Home Remedies for Eczema

One of the biggest helps in treating eczema is prevention, prevention, prevention. Daily maintenance will help protect yourself or your child against a flare-up.

Shower (or Bathe) Right

There is a lot of discussion as to whether frequent bathing will cause the skin to be drier or not. The general consensus among dermatologists is that bathing daily is okay and will help wash away any irritants, allergens, dirt, and germs.

However, it is very important that you keep the bathing or showering short, ideally less than ten minutes. Bath or shower water must not be too hot. This helps preserve the skin's natural oil barrier.

Also, pay attention to the cleanser you are using. It is best to stick to non-drying, simple, or non-soap cleansers with no fragrance. Immediately after bathing, apply moisturizing treatments while the skin is still slightly damp in order to lock in the moisture.

Watch Your Home Environment

It is important to optimize your home environment so that you do not inadvertently trigger eczema simply by being in your home. Eczema can be triggered by many things in your natural environment.

To avoid drying low humidity indoors, maintain a cool home where you are utilizing the heater as little as possible. A humidifier for the home, or even just the room you sleep in, can be helpful.

It is not clear yet if home dust mites and detergents are a factor in an eczema flare, but it can't hurt to try and reduce dust collection and use natural detergents with less fragrance and no dryer sheets.

Additives to the Bath

Whereas it may seem like a good idea to add oils, emollients, or other things to the bath, there is little statistical evidence that this is an effective technique to help get rid of eczema. The American Academy of Allergy, Asthma, and Immunology do not support their use and the American Academy of Dermatology recommend against them. However, their use is advised by some international guidelines such as in Europe.

The decision to use bath additives is up to you to determine if you think it is helpful or not. Unfortunately, it has not been studied enough to strongly suggest one way or another.

Emollient Therapy

Regular use of emollients is the key to prevention of eczema and can be a large source of treatment during a flare.

When emollient use was studied in the first year of life of children, it was found that it is a simple, safe, and inexpensive intervention. Petrolatum (AKA Vaseline) was the most cost-effective emollient. Essentially, emollients create a barrier to keep moisture in and prevent the drying out of the skin.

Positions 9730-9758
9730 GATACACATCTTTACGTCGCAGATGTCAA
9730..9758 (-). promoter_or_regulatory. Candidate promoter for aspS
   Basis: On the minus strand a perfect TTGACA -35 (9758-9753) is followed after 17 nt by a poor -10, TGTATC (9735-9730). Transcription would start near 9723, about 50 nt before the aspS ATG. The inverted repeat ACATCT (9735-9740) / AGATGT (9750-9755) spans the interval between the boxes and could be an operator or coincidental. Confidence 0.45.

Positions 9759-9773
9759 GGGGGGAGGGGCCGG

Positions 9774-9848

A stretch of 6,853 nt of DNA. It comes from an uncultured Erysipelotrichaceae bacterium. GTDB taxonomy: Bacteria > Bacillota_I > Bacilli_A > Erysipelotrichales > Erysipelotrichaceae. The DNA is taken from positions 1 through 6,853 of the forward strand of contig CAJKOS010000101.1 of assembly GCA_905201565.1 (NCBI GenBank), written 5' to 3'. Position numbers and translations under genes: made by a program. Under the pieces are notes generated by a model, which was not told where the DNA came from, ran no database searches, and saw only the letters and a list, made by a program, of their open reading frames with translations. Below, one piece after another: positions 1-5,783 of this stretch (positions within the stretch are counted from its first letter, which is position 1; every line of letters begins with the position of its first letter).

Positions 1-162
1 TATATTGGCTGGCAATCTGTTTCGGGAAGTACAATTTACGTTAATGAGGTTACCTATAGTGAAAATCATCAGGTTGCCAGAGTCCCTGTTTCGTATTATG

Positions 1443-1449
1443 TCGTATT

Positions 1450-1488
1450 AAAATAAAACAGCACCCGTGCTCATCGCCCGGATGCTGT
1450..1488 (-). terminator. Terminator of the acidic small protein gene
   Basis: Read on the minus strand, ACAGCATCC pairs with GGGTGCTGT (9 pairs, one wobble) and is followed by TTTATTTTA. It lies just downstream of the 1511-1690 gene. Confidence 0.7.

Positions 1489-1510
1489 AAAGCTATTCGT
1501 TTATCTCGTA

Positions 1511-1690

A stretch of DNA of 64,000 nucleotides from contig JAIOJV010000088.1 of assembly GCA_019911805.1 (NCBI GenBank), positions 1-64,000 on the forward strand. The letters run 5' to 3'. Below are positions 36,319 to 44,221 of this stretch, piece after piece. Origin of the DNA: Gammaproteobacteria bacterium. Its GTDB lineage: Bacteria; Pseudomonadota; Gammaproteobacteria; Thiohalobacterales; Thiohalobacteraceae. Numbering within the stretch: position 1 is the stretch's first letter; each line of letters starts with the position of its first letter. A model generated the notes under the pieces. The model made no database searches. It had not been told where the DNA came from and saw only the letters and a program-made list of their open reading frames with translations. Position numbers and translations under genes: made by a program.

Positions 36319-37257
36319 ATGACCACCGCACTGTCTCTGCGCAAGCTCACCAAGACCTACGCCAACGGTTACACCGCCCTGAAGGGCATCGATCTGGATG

The long-term efficacy of this treatment needs to be evaluated in larger studies, but this is definitely worth a try. You can create an emollient at home with most things that are oil based. One big point here is that you should always be choosing an ointment over a cream. They are much more effective.

Coconut Oil

This is often a favorite suggestion for home eczema remedies because it is true to the literature, is cheap, and very readily available. Coconut oil smells good. Large amounts may stain clothes, but only a small amount is needed to cover a good portion of skin.

Slather it on after a bath and lock the moisture in. You can get an organic coconut oil too.

Body Butter

If you want to get a little fancier, you can combine several at-home ingredients to optimize the chance of any of them helping. Recipes are easily found on the internet. Some good ones include shea butter, essential oils, mineral oils, and/or nut oils.


While this is not exactly a home-made remedy, you can use lanolin straight-up, which is easy to find in drug stores, or mix it with some other emollients. Lanolin is a wax secreted by the sebaceous glands of wool-bearing animals. Usually the marketed ones are from sheep. Lanolin is a common ingredient in many commercially available lotions and creams and is regularly used for skin healing.

Be aware, some people have a bad reaction to lanolin where it can actually irritate the skin.  


Chamomile is one of the oldest, widely used, and most well-documented medicinal plants in the world. In a study performed on people with a medium-degree of eczema, those who received a cream based on chamomile for two weeks showed a slightly greater degree of improvement than patients who received a 0.5% hydrocortisone cream.

Though researchers state that further research is needed to evaluate the usefulness of topical chamomile in managing eczema, it is a safe home remedy you can try. An easy way to administer is to simply boil chamomile tea, dip a clean towel into it, let it cool, then apply it to the areas of the skin that are irritated. Allow it to dry and do not wash it off. 

Rest and Relaxation

What better home remedy exists than sleep? Treat yourself to a massage or take a really good nap. Treatment of anxiety and stress may help to relieve eczema symptoms if they are exacerbated by daily stressors.

In reality, just one nap or massage won't heal you. You have to make it part of your daily routine and a real focus in your life. This may take an exploration of helpful ideas and everyone's mental needs are different. The key is making them a priority. 

Wet Wraps

Wet dressings, also known as wet wraps, can help soothe the skin. They may reduce itchiness and redness, help crusty areas to heal, and prevent bacteria from getting into the open irritated areas.

You can combine emollient treatment with the wet wraps, too. First, apply the emollient, then the wet layer, then a dry layer. For kids, you can even put them to sleep this way to create a moist environment for eczema to heal under. 

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